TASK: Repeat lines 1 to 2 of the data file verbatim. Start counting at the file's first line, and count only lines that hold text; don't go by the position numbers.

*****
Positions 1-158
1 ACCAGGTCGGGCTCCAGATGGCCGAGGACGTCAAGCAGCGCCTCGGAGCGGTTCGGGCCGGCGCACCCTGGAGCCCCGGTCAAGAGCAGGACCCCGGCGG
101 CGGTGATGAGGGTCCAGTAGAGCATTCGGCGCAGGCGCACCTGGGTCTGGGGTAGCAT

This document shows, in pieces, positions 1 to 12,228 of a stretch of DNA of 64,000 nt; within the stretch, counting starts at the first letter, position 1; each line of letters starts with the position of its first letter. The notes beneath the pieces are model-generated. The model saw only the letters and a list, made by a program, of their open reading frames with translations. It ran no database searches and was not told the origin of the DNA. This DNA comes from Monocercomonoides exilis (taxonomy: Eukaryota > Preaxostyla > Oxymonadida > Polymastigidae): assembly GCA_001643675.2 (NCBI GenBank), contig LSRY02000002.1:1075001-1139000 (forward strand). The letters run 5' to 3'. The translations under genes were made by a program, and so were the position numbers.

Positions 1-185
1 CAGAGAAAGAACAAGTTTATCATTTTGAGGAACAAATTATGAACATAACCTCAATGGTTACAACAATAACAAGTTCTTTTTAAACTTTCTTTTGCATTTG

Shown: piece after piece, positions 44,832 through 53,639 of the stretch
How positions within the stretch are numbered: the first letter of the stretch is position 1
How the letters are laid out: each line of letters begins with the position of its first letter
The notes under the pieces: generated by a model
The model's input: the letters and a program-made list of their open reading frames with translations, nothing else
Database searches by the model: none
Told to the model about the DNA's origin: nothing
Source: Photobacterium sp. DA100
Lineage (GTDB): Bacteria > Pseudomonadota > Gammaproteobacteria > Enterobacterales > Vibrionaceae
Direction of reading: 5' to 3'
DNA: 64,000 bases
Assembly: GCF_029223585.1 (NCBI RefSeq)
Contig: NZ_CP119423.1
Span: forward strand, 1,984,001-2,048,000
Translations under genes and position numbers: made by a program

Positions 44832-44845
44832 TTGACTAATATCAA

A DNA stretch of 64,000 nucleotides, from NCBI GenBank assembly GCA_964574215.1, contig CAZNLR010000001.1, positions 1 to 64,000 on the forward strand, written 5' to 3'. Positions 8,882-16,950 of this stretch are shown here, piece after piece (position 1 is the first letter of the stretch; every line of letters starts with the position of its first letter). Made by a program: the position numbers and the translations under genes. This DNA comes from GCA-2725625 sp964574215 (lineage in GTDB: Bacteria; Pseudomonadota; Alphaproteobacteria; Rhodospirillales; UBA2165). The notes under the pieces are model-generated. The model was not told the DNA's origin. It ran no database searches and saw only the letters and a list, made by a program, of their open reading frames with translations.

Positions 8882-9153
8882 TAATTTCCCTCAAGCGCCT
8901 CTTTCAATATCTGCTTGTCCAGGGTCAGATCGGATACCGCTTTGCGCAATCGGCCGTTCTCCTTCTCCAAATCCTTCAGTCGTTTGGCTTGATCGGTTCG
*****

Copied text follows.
Positions 1-158
1 ACCAGGTCGGGCTCCAGATGGCCGAGGACGTCAAGCAGCGCCTCGGAGCGGTTCGGGCCGGCGCACCCTGGAGCCCCGGTCAAGAGCAGGACCCCGGCGG